Sabina Karlsson on curve and plus-size models in makeup campaigns: “I’m shocked it took this long”

Sabina Karlsson on curve and plus-size models in makeup campaigns: “I’m shocked it took this long”
Sabina Karlsson Joamir Salcedo/Mic
Sabina Karlsson Joamir Salcedo/Mic

Model Sabina Karlsson has a look that’s unforgettable. With tight curls of ravishing red hair, a face speckled with freckles and a gap-toothed grin, Karlsson has been hard to miss walking at fashion shows like Chromat, Michael Kors and Christian Siriano, and in campaigns too, for the likes of J.Crew and Lane Bryant.

The success she’s experienced recently as a curve model comes after years and years of Karlsson figuring out who she really wanted to be as a model. Since she was 4 years old growing up in Sweden, Karlsson has found herself in front of the camera — but her path to success surprisingly started with Karlsson modeling as a straight-sized model in her teens and early 20s.

Sabina Karlsson walks the runway for Chromat during New York Fashion Week in September.
Sabina Karlsson walks the runway for Chromat during New York Fashion Week in September. Frazer Harrison/Getty Images

“As a child model, I didn’t have anyone pushing me to be skinny because I just had to look happy and look like a child,” Karlsson said. “But then when I turned 17, that’s when my journey to always be on a diet and working out began. I was working hard on my body, trying to keep the weight off and then by 2010 I couldn’t do it anymore. It was affecting my social life. It was affecting me, and I love food. I was unbalanced.”

She started to reel herself back from straight-sized modeling, and looked to curve modeling as an escape. “I was ready to do something else,” Karlsson said. “I knew that I wanted to model, but I knew I couldn’t do it as a straight-sized model anymore.”

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When she made the switch to curve modeling in 2010, models like Karlsson weren’t exactly in demand. She landed just one major gig during her first few years — a 2011 Levi’s campaign in which she posed alongside star models Ashley Graham and Marquita Pring.

Starting in 2014 though, plus-size and curve models were appearing in more and more magazines and campaigns, and as a result, Karlsson started to get work again. She got an editorial in i-D and in 2015 got her first Lane Bryant campaign, walked her first Chromat show and was featured in Vogue.

“In the beginning of me as a curve model, it was still fairly new,” Karlsson, who’s currently signed to Jag Models, said. “The industry was changing. So at that time, clients were mainly using me as a kind of ‘let’s go crazy!’ thing. You know, let’s use that redhead girl with freckles. I wasn’t that busy, and I took a year or two off, but by 2014 the industry had completely changed. The past three years have been the best years of my career.”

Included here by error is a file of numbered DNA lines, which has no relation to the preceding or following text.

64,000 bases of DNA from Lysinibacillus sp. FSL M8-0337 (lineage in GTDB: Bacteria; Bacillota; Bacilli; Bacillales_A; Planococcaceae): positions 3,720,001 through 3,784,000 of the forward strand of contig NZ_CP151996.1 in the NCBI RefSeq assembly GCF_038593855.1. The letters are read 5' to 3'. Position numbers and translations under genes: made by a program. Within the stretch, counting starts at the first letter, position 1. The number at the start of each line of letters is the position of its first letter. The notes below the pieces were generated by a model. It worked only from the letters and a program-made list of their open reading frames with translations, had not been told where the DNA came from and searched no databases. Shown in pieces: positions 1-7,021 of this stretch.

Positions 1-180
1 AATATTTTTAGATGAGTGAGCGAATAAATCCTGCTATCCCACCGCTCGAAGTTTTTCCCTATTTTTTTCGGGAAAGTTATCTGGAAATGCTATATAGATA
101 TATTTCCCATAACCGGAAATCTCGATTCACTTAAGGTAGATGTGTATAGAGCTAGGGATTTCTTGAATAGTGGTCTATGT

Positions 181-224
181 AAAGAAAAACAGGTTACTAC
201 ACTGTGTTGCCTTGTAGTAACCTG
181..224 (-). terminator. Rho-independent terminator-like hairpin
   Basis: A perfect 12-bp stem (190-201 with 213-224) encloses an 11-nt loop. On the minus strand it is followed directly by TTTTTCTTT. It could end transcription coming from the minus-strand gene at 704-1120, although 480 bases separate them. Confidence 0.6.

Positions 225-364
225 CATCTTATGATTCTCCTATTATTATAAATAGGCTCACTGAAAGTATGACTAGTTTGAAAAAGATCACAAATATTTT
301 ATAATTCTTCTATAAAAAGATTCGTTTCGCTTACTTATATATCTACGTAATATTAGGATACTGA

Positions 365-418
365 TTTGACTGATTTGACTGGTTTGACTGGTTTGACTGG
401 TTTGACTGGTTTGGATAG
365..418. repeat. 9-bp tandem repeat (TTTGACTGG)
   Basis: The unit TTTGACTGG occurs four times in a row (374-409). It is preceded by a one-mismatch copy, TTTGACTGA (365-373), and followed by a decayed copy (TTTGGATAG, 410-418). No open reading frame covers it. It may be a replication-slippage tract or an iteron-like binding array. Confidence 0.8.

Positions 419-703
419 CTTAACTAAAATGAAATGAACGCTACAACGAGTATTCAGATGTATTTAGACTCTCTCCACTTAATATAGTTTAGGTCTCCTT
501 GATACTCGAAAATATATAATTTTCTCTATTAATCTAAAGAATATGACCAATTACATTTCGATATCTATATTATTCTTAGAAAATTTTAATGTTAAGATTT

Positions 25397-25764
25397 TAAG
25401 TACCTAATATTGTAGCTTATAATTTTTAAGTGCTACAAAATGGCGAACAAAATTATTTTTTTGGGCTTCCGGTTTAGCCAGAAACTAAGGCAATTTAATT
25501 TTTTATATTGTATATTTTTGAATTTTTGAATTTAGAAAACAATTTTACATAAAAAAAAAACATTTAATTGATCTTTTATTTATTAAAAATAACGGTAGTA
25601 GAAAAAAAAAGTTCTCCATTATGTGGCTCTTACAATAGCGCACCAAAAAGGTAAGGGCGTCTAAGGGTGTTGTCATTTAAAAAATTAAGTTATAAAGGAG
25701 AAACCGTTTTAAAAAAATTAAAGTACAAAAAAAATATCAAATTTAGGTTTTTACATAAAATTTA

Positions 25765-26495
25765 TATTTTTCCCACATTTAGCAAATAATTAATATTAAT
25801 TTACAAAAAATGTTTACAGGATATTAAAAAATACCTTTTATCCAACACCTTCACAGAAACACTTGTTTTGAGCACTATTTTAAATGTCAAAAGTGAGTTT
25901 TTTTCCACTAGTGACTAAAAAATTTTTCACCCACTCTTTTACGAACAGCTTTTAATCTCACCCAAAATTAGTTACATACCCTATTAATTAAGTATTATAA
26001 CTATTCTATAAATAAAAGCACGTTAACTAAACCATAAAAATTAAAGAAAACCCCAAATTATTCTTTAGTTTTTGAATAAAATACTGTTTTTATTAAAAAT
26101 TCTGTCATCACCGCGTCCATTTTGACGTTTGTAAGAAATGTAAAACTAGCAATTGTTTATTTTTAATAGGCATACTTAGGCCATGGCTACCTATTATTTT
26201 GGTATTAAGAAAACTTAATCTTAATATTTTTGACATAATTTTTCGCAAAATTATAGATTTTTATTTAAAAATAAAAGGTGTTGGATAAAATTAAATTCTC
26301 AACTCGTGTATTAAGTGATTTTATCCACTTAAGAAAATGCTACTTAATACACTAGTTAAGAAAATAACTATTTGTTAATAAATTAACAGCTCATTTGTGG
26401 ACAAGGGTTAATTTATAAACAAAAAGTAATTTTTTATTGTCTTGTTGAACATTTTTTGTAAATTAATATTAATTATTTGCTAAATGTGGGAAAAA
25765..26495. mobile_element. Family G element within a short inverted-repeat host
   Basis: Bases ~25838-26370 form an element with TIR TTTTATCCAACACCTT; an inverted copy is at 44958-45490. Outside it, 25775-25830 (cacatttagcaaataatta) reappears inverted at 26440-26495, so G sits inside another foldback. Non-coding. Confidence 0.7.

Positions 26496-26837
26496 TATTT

Karlsson on the Christian Siriano runway at New York Fashion Week this September
Karlsson on the Christian Siriano runway at New York Fashion Week this September Brian Ach/Getty Images

Some of the highlights for her past three years include a cover of a special edition of Glamour magazine, features in Teen Vogue, more runway work, major Lane Bryant campaigns and even beauty campaigns, which were groundbreaking at the time.

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In 2016, Milk Makeup brought Karlsson in as their new face, and she became one of the very first (if not the first) curve models to appear in a beauty campaign.

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“That was just so surreal,” Karlsson. “I’m shocked it took this long. It’s just so weird. That really was the first time I had seen someone like me in a beauty campaign, and that was in 2016.”

It’s been a bit of a domino effect since then, with Maybelline and L’Oreal just recently bringing her into campaigns as well.

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As for why it’s taken so long for curve and plus-size models to be featured in beauty campaigns — makeup doesn’t look any different on a plus-size woman, after all — Karlsson thinks that the beauty industry just needed the fashion industry to give its formal OK.

“I think maybe in the beginning we were doing e-comm, catalog work, and we weren’t being seen in editorials or magazines,” Karlsson said. “So when they started to use us for features in Glamour or Teen Vogue or Elle, they saw the potential. She’s curvy and can definitely do beauty like duh, that’s just one plus one. They started noticing that we could really bring something great.”

After being a part of the fashion industry and all its progress these past three years, Karlsson only has hope for the future.

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“I just want fashion to be going in the same direction that it is now,” Karlsson said. “More inclusivity during fashion week. I should be walking more than three shows, all the girls too for that matter. I know that there’s an audience and customers for it too. I’m very optimistic too, seeing more curvy models in the runways and on the screen too. It’s not going to go backward.”

With Karlsson still regularly popping up in campaigns and major magazine spreads, we’d have to agree.